"When you love what you do, the world opens up."
I jumped into Metis, a data science bootcamp in San Francisco, not entirely knowing what to expect. I knew the program was well-received. I knew data science was an emerging buzzword in industry. I knew I liked logic games and mathematics. I thought why not?
What I didn't know was how much I would love the daily (and do I admit - nightly) grind.
I studied my passion in college, graduating with a Bachelor's in Philosophy. I'm not unfamiliar with the poet's famed afflatus, the furor poeticus, the divine madness of literary inspiration. I lived and breathed logic and literature for four years, trying to tackle any/every societal abstraction. My assignments involved attempting to prove and disprove the existence of God, arguing that the world is composed of singular then plural entities, investigating the logical limitations of consciousness. I loved what I was learning.
Yet still, in the back of my mind, something bugged me. Despite my dive into the world's metaphysical core, I felt like I knew nothing about its surface. I was trained in the art of thinking but had no concrete knowledge. I could argue my way to any conclusion, but couldn't figure out what conclusions were worth arguing for.
Academia's departure from the "real world" is a common complaint, but the extent of modern philosophy's esotericism left me reeling. Who was reading the professor's work? What was it being written about? And why? Mathematics, literature, and philosophy seemed to me to be not so distant cousins competing to provide meaning to life; mysticism perhaps not far down the family tree. But was there a point to the exploration if no one but a couple hundred experts shared its revelations? The answers to these questions left me feeling more and more uncertain, and so I decided to take a break from the university.
Entering the "real world," I began searching for logical abstraction in the work force. I thought of becoming an artist, then a writer; I worked in media distribution for a Buddhist film studio; I toyed with digital design. Nothing seemed to stick. Not long after graduation, I began worrying that the freedom of abstract thinking really had no place in the working world, other than in well... academia and the very intimidating industry of art.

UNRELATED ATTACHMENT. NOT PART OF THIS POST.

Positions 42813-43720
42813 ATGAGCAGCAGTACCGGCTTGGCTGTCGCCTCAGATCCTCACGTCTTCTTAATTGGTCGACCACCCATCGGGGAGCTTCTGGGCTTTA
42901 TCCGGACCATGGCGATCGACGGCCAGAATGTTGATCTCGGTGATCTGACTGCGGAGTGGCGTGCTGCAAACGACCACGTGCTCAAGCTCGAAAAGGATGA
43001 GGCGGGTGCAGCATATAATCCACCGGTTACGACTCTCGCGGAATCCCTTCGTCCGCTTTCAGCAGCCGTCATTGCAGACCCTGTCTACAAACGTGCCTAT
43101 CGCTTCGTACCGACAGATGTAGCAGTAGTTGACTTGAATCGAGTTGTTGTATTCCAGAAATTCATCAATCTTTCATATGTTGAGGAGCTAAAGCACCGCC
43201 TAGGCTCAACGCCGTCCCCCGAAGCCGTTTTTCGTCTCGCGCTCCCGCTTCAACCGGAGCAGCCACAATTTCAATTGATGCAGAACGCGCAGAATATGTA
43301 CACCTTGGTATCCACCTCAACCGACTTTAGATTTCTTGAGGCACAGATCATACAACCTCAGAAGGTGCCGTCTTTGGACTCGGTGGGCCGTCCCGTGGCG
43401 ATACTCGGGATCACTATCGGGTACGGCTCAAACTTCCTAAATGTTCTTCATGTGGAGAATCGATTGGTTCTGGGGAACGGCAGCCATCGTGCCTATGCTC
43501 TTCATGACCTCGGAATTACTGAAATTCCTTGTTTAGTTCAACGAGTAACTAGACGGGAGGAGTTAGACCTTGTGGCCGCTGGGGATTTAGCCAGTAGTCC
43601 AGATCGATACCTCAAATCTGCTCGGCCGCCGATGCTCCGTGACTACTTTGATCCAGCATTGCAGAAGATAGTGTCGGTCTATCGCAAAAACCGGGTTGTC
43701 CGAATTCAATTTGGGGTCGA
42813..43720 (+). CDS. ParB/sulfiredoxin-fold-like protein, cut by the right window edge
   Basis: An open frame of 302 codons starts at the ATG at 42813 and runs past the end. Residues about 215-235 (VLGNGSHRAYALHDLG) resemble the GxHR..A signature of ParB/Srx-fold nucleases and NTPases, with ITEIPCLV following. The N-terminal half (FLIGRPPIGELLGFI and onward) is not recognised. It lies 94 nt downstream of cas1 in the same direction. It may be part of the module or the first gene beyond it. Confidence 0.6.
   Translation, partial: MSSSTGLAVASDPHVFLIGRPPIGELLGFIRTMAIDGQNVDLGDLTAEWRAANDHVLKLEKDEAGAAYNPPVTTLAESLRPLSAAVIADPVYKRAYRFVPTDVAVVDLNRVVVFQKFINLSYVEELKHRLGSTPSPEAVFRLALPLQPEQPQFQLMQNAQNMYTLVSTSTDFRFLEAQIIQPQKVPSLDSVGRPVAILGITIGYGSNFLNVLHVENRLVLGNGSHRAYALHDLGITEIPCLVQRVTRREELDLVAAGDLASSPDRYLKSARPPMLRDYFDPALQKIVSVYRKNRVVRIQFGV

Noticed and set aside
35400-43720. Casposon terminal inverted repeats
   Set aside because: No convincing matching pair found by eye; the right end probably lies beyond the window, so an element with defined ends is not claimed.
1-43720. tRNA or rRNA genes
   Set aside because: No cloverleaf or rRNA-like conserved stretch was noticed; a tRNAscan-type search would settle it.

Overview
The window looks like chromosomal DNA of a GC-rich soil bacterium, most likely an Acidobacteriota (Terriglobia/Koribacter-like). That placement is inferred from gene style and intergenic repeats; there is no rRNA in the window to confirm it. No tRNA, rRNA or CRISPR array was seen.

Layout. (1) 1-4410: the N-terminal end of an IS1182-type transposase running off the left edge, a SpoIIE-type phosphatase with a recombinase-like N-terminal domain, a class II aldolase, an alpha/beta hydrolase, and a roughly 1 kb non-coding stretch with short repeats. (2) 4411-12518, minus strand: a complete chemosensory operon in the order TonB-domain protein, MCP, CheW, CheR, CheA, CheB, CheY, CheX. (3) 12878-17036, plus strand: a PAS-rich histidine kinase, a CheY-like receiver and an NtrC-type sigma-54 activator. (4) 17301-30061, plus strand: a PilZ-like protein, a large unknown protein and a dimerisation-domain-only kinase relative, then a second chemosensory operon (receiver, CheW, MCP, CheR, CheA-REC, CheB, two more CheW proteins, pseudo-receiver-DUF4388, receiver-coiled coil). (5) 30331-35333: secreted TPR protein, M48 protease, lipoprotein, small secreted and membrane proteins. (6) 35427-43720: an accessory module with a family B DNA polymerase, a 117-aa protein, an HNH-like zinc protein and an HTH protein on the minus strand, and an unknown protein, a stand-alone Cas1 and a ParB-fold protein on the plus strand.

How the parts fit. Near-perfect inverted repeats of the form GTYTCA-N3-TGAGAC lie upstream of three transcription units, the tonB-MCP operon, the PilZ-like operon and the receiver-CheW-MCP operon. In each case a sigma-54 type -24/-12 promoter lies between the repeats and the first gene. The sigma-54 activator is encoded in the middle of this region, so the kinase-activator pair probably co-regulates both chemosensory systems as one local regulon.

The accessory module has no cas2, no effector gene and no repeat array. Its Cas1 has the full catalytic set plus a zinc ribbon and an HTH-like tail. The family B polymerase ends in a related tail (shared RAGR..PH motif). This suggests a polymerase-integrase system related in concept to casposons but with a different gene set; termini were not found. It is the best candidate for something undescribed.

But then came Metis. Silicon Valley quietly shadowing behind.
In the Romantic era, the concept of afflatus revived only to be tied to a new budding idea, genius. Emphasis on afflatus's mystical origin resulted in the historic meme of the harp as symbol for poets' possession by divine muse. And so, genius, as currently conceived, was born. A word to describe the mystical spirit that instilled individuals with unique and improbable skills; in particular, the spirit of place, community, culture, nation, and sometimes, divine circumstance.
I feel like I've somehow, very miraculously stumbled upon that space.
Okay, but wait a second...
Can it really be that I've discovered the "rush of unexpected breath" that renders poets and philosophers helpless in a night-sweat, coffee-stain inducing 60-hour-work-week bootcamp? Found my application of feverous abstraction in the oddly grounded and incredibly-dryly-named science of information? Felt divine madness living in a 'shared-living hacker house' bunkbed? Are these things even compatible?
Well, it seems they are. And it seems I have.
But while the motivation and inspiration are my own, the genius is not. The spirit of place belongs to Silicon Valley and new educational paradigms, the start-up crazed young and old fueled by deep passions for radical ideas, beauty, design, art, caffeine, yoga and meditation, and the inconceivable belief that a better world is indeed within our grasp.
So very suddenly and incredulously, the eolian harp the poet played became a command line.